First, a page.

Alexander the Great: History & Facial Reconstructions Revealed

Alexander the Great

Alexander III of Macedon, or more commonly known as Alexander the Great, succeeded his father at the young age of 20, becoming the King of the Greek city-state Macedon.

He spent most of his years as king conducting military campaigns, particularly against the Persian king Darius III, but also against other Greek city-states and even an Indian kingdom.

By the age of 33, his massive collection of territories stretched from Greece to northwestern India.

Many historians consider him to be one of the most successful military commanders in history.

But what did he look like? Today we’ll explore his fascinating history and discuss what his true face might have been, before revealing some re-creations of his appearance.

On June 10, 323 BC in the late evening, after battling an unknown illness for nearly two weeks, Alexander the Great (Megas Alexandros), also referred to as “King of Kings” quietly died at the royal palace in the heart of Babylon.

After almost a decade of conquest, the Macedonian king reigned over much of the Eastern hemisphere and his death, is argued to have done more than anything else to create the dividing lines between European, African and Asian civilisation, as is known today.

At the young age of thirteen, in front of his father King Phillip II and several nobles of the Macedonian court, Alexander tamed a spirited horse named Bucephalus.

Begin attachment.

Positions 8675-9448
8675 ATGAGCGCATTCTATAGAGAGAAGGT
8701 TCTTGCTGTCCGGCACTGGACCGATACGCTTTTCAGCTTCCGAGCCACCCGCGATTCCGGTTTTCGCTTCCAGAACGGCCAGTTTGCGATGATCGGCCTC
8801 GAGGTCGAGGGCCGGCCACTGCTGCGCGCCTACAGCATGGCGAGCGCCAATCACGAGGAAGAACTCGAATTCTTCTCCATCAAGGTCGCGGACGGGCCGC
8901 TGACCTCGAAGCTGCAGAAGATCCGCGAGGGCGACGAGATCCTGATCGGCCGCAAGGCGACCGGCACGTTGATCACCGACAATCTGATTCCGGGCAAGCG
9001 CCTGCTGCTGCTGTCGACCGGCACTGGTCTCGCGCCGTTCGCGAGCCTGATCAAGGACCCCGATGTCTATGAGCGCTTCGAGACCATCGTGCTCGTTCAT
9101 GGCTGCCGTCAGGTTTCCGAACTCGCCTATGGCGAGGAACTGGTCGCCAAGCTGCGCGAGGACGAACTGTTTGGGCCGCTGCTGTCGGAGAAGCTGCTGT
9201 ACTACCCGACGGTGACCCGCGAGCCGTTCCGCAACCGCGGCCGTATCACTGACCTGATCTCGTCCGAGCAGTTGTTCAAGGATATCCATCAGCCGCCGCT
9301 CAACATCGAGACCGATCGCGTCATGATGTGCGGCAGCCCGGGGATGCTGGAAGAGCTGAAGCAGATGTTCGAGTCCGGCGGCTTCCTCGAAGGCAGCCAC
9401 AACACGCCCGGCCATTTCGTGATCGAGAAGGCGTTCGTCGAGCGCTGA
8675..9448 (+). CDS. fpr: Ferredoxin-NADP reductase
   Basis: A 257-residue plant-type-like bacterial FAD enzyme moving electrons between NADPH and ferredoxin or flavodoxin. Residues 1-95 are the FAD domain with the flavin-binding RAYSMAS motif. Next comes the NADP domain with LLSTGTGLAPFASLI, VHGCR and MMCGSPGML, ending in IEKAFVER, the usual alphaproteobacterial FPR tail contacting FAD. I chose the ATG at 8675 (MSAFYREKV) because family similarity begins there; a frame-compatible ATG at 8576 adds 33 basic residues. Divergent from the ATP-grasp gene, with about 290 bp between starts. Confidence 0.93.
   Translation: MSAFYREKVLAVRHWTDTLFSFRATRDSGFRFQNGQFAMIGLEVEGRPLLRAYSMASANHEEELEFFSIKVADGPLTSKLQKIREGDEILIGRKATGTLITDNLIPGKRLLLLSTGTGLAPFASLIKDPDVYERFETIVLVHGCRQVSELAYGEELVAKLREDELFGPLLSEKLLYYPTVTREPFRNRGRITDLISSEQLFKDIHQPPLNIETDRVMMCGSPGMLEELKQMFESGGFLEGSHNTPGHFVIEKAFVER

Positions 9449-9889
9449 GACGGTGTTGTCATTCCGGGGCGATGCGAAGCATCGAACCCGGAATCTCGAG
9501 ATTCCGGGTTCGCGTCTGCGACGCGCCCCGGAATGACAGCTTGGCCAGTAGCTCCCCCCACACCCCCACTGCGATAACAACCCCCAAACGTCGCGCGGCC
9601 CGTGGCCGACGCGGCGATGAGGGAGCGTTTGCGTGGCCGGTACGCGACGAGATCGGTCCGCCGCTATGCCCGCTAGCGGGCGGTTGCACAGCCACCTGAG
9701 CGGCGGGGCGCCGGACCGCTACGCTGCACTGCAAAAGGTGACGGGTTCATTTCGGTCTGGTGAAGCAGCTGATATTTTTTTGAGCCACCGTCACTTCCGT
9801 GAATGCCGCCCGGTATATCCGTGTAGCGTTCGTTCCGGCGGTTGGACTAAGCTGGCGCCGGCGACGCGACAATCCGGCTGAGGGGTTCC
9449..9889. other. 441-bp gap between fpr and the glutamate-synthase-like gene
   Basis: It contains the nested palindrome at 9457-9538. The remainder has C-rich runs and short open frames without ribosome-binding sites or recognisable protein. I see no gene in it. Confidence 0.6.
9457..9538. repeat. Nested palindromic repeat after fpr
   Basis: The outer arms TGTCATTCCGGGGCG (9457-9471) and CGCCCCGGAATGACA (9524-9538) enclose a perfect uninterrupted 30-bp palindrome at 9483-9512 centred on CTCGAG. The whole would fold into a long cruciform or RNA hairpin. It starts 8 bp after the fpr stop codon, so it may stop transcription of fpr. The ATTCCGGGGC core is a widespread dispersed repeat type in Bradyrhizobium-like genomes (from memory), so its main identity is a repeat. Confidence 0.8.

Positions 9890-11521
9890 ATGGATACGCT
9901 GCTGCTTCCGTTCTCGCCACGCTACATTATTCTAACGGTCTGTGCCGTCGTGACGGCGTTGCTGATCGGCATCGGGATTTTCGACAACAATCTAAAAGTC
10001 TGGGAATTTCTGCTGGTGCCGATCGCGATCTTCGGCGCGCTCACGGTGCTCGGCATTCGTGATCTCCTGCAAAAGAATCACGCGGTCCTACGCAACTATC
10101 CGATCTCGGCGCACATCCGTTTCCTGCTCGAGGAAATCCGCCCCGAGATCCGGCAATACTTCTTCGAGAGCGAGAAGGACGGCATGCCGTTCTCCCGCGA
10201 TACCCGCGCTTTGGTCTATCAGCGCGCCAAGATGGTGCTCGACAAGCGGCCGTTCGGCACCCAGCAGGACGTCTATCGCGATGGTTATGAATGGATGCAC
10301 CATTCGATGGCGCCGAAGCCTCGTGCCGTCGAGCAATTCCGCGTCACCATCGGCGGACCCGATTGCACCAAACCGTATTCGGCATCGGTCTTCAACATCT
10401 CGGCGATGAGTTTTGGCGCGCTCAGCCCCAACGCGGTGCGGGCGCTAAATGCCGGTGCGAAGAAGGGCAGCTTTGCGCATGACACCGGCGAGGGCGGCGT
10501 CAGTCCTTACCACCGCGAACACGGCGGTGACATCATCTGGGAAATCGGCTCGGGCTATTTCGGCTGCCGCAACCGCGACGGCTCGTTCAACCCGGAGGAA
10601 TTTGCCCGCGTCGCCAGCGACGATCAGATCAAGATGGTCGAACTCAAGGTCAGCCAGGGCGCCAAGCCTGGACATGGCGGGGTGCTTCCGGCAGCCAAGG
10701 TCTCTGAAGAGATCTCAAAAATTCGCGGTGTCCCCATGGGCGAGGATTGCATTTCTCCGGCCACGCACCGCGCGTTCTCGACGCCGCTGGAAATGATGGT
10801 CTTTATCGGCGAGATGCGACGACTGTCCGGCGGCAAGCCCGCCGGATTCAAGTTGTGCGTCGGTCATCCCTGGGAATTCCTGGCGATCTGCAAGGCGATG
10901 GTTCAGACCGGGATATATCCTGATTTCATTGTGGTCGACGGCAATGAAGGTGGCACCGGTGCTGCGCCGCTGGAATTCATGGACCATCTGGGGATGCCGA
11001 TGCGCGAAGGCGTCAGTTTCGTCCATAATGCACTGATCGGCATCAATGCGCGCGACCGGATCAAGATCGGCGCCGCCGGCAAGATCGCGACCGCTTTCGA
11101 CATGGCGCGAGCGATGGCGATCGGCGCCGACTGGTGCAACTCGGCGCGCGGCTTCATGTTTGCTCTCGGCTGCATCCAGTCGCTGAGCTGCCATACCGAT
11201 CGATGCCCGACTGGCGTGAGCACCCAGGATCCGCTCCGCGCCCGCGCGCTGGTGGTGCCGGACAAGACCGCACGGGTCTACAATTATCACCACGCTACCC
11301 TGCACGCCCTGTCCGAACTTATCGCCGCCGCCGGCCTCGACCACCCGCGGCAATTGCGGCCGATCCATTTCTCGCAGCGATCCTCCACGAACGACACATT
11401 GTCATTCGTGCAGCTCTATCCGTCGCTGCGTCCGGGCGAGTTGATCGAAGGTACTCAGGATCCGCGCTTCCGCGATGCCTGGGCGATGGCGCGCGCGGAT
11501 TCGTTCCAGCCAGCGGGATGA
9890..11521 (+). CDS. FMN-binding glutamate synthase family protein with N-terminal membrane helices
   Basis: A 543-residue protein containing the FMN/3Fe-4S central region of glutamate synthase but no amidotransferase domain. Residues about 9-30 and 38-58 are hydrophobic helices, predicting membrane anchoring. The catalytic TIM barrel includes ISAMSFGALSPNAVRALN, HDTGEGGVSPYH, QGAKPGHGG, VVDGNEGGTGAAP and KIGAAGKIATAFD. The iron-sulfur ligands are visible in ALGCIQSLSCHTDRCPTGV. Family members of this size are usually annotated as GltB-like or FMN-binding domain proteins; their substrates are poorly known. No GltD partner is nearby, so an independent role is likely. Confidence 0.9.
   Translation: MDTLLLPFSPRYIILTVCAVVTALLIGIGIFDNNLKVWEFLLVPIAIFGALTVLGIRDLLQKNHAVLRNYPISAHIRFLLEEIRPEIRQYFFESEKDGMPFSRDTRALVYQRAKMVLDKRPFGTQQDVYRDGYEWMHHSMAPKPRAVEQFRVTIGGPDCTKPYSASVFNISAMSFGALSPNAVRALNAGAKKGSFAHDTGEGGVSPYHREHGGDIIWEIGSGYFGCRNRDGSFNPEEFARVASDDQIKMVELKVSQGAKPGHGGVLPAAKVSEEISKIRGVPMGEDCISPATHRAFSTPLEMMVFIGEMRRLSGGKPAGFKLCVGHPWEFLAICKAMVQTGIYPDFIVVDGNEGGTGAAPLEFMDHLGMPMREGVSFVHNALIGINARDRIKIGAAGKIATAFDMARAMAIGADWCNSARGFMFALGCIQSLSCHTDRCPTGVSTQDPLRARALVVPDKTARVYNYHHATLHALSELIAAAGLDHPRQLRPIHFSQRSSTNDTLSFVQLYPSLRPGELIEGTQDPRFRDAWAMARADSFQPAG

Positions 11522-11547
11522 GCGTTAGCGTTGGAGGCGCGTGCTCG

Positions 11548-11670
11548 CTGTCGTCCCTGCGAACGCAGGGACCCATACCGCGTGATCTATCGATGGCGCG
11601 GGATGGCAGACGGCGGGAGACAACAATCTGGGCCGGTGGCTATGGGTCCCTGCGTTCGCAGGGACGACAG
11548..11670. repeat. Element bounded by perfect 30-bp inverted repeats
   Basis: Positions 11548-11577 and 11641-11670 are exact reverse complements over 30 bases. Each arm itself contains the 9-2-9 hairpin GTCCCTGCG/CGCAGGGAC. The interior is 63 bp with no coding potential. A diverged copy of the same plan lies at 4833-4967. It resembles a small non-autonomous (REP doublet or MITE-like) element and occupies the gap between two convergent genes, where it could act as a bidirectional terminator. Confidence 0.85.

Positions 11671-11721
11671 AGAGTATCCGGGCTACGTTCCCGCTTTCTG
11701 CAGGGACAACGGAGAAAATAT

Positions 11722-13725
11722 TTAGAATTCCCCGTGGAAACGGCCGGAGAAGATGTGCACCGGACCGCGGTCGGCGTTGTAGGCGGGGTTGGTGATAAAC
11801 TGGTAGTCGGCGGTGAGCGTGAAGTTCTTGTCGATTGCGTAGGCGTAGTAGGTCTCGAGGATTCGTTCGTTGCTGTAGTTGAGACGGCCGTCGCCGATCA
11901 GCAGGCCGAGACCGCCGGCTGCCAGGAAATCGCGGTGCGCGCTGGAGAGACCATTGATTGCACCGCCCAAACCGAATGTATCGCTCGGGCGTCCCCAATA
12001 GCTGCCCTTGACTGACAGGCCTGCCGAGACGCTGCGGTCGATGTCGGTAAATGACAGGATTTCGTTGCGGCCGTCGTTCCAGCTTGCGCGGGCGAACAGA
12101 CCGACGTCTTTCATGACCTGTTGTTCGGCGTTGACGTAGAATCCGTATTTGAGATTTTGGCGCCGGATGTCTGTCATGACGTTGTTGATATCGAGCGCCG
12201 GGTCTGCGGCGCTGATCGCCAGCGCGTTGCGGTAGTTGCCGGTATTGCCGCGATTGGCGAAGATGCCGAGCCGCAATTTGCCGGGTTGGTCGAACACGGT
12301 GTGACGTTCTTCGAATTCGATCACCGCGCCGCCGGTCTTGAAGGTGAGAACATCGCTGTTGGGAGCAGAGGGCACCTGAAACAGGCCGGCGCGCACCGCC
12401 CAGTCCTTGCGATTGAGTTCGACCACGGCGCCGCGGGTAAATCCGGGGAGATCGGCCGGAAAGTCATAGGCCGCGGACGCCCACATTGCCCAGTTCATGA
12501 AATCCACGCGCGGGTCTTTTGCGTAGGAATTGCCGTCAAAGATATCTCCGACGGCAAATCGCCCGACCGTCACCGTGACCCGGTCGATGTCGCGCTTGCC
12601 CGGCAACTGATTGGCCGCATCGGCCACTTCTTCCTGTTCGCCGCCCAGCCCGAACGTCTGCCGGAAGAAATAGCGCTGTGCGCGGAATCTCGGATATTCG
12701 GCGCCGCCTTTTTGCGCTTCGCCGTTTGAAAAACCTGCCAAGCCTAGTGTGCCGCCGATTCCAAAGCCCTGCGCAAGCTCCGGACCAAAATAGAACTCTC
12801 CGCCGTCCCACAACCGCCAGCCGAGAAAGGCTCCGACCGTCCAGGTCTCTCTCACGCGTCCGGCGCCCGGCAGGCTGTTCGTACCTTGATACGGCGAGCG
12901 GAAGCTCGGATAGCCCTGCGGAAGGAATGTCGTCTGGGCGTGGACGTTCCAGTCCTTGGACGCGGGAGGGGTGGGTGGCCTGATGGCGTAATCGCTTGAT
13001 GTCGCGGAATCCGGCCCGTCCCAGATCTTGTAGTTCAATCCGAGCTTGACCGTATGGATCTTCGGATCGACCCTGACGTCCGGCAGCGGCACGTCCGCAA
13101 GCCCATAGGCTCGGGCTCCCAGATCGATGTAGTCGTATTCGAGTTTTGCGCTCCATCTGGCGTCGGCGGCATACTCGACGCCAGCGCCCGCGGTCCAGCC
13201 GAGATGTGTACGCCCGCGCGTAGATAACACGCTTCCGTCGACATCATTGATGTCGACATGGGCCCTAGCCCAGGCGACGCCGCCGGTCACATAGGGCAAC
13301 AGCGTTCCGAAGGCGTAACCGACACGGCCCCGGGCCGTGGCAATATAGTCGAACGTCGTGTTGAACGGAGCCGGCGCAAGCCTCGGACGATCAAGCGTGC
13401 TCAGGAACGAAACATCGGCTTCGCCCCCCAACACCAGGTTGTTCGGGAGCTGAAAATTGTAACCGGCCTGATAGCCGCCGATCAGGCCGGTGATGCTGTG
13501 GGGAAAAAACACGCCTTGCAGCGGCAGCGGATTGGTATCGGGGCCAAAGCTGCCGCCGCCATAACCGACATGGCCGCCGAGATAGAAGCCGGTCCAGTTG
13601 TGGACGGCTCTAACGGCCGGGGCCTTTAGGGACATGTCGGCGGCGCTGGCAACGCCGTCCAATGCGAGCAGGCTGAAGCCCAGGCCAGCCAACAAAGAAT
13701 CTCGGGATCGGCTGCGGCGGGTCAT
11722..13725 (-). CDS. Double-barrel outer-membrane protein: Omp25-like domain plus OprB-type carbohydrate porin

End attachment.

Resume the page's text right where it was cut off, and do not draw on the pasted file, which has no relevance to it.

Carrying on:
Having guaranteed he could break the mount’s spirit despite the failures of men several years his senior, his triumph was greeted with more than just surprise and applause – the young man’s strength was recognised immediately.

Pulling Alexander aside after he dismounted, the proud Phillip infamously told the prince, “My boy, you must find a kingdom large enough for your ambitions. Macedonia is just too small for you.”

Having swept out of the highlands of Macedon to solidify the Greek peninsula after his father’s death, he turned his attention toward the kingdoms to the south and east in 334 BC.

From his base in Pella, he soon conquered Asia Minor before making his way to the Mediterranean coast to take Egypt from the Persian Empire by the end of 331 despite often commanding smaller armies on unfamiliar terrain.

Wherever Alexander went, victory soon followed. Moving through what is today Syria and Iraq, he relentlessly pursued Darius III, the Great King of Persia, feeling it his responsibility to avenge Greek losses by Darius I and Xerxes.

Moving down the royal road after taking Babylon and Susa, he led his army in the plunder of Persepolis.

Now King of All Asia – a fact cemented by Darius III’s murder at the hand of his captors – Alexander turned his men toward the Endless Ocean.

After another five years of battle, much of it in the mountainous Hindu Kush, Alexander the Great finally made a miscalculation: his men wanted to go home.

Angry to be asked to turn around despite being just three months’ march from his ultimate goal, he relented.

His kingdom, now at its largest boundary, extended over more than two million square miles from northern Greece to western India – land without a proper heir.

The bloody struggle that followed lasted more than 40 years.

Alexander was acknowledged as a military genius who always led by example.

READ MORE: Greco-Buddhism: The Bonds of Ancient Greece and India.